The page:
Molly Bernhart Walker, FierceGovernmentIT, Monday, June 03, 2013
As agencies move to the cloud it's unclear whether cloud brokers are acting on their behalf or on behalf of cloud providers, said Hamid Ouyachi, chief technology officer at the Labor Department.
Friday, May 31, 2013
The recently revived debate over the UK's draft communications data bill and its so-called snoopers' charter raises justifiable concerns about government attempts to monitor citizens' internet browsing behaviour and email correspondence with the cooperation of private companies.
Kenneth Corbin, CIO, Friday, May 31, 2013
Cloud computing, identified by the White House as a chief priority for the federal government, is slowly gaining traction throughout the agencies, which CIOs are steering toward a point where unique, mission-critical applications will join commodity functions like email in the cloud, federal IT executives said Thursday during a panel discussion here at a government cloud computing conference.
Schools and the cloud: will schools allow students to be profiled and advertised to in the course of their school-day?
Cory Doctorow, Boing Boing, Thursday, May 30, 2013
Technology companies are moving rapidly to get tools like email and document creation services into schools. This link to a recent survey of schools in the UK shows that use of such technology is expected to bring significant educational and social benefits. However, it also reveals that schools have deep concerns that providers of these services will mine student emails, documents or web browsing behaviour to build profiles for commercial purposes, such as serving advertisements.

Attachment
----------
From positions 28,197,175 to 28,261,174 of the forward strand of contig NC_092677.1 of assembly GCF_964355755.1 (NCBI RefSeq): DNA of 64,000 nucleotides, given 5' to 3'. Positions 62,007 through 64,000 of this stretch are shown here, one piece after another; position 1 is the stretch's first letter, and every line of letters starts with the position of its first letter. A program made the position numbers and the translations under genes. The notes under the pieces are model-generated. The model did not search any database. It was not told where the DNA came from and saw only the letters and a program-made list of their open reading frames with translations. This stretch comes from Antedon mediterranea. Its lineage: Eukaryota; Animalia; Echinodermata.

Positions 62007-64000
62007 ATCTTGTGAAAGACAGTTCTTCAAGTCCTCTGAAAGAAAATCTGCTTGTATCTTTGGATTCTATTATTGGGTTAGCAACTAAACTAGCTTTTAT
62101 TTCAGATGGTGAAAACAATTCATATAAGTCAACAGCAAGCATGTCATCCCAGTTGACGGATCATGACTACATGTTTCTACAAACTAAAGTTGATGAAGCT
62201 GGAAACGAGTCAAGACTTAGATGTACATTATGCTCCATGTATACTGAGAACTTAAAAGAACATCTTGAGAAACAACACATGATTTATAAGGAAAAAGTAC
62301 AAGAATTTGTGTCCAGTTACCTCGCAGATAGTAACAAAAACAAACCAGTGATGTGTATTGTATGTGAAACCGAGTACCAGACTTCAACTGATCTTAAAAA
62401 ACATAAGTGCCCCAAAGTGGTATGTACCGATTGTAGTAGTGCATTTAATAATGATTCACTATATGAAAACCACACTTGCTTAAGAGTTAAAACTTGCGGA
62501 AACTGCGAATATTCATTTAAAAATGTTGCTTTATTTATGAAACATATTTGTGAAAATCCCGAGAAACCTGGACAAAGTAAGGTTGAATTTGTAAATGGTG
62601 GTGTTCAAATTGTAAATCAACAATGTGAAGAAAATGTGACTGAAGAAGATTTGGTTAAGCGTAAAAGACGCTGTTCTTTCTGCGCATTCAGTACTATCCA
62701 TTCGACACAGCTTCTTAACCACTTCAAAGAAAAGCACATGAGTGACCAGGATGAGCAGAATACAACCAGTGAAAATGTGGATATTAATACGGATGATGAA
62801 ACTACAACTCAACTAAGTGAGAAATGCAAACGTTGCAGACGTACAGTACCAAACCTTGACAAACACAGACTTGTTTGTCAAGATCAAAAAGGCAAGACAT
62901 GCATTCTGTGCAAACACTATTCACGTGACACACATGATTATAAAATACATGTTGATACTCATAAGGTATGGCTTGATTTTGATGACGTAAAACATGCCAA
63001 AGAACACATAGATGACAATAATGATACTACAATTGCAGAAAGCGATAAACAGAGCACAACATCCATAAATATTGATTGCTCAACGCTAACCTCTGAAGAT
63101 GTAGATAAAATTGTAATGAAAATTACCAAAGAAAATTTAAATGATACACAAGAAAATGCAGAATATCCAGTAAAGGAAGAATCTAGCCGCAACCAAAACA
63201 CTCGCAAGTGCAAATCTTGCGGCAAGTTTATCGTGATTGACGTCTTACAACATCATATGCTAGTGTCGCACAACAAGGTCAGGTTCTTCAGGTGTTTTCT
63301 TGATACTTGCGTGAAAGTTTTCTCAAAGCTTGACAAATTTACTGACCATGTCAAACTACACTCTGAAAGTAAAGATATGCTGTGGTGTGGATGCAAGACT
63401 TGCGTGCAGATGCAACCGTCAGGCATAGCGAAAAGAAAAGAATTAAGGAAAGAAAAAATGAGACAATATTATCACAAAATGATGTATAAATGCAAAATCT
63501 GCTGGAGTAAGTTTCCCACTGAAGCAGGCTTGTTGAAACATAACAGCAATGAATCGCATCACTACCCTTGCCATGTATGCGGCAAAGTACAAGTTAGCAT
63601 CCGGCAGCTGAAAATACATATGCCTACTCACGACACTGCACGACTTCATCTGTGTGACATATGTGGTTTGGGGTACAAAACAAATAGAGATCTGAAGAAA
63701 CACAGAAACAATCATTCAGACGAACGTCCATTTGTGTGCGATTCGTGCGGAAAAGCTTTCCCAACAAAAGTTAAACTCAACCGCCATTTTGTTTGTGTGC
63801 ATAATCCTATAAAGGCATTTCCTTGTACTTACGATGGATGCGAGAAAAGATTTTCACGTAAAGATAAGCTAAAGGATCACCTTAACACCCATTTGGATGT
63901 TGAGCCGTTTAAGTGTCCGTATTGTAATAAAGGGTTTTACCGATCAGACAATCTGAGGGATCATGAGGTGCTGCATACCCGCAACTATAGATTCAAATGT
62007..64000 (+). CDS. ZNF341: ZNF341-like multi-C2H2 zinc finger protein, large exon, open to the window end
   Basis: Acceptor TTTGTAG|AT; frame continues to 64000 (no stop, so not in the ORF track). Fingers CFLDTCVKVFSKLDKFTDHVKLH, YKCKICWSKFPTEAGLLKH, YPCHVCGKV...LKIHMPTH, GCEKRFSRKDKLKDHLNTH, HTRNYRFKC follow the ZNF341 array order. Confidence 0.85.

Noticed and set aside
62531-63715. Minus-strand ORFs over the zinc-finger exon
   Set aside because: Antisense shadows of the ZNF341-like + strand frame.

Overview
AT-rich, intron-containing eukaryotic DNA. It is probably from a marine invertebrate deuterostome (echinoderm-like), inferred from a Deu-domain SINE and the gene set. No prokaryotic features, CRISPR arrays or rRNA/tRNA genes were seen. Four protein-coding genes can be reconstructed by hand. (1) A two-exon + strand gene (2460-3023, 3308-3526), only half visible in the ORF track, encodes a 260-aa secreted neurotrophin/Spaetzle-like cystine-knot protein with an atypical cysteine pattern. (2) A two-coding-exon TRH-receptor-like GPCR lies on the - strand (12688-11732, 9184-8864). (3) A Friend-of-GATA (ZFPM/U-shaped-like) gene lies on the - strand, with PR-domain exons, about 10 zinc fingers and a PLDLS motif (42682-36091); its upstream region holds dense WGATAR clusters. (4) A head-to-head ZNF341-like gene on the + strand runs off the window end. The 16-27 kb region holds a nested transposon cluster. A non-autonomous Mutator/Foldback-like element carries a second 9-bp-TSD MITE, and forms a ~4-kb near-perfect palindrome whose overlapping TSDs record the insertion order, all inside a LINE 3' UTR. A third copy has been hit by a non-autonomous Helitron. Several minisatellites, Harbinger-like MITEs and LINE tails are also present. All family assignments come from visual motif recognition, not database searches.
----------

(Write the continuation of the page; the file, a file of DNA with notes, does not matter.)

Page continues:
Kenneth Corbin, CIO, Thursday, May 30, 2013
With the agencies of the federal government in various stages of shifting their IT operations to the cloud, CIOs must take a considered approach that places cloud computing in the context of a host of other factors, chiefly the agency mission, but also the prevailing currents that are reshaping the technology landscape, a top analyst with Gartner said on Thursday.
Friday, May 24, 2013
A new survey of UK schools shows cloud computing adoption on the rise, but strong objections to mining data of schoolchildren, warns Jeff Gould
Simon Davies, The Privacy Surgeon, Thursday, May 23, 2013
A new report by an Internet industry forum has shed some interesting light on the use by schools of Cloud computing services for their students. While concluding that there has been a rapid acceleration in take-up of these services the report highlights a number key privacy concerns surrounding the practice.
Richard Santalesa, InformationLawGroup, Tuesday, May 21, 2013
The National Institute of Standards and Technology (“NIST”) loves its “Special Publications” the way IRS agents love new tax forms. NIST’s SP’s, however, are much more useful, and its latest Special Publication release in draft form for public comment, SP 500-299 “Cloud Computing Security Reference Architecture” introduces NIST’s Cloud Computing Security Reference Architecture (“SRA”) as the latest piece in NIST’s broader cloud computing review.
Chris Hoofnagle, The Berkeley Blog, Monday, May 20, 2013
Both users of bMail and the campus itself have never received a clear answer to a simple question: Is Google subjecting data in Google Apps for Education to data analysis or mining for purposes unnecessary for technical rendition of service?
Ken Presti, CRN, Friday, May 17, 2013
The potential for reduced costs is causing cloud computing to gain momentum in the government and education space. "I'm seeing SaaS offerings growing rapidly, driven by the education software developers seeing an opportunity to gain new customers," said Jay Kirby, vice president of networking at Lumenate, Inc., a Dallas-based channel partner. "We're also seeing many of our clients re-architecting their infrastructure to take advantage of SaaS and cloud-type offerings. It's largely about speed of deployment and flexibility in getting to applications."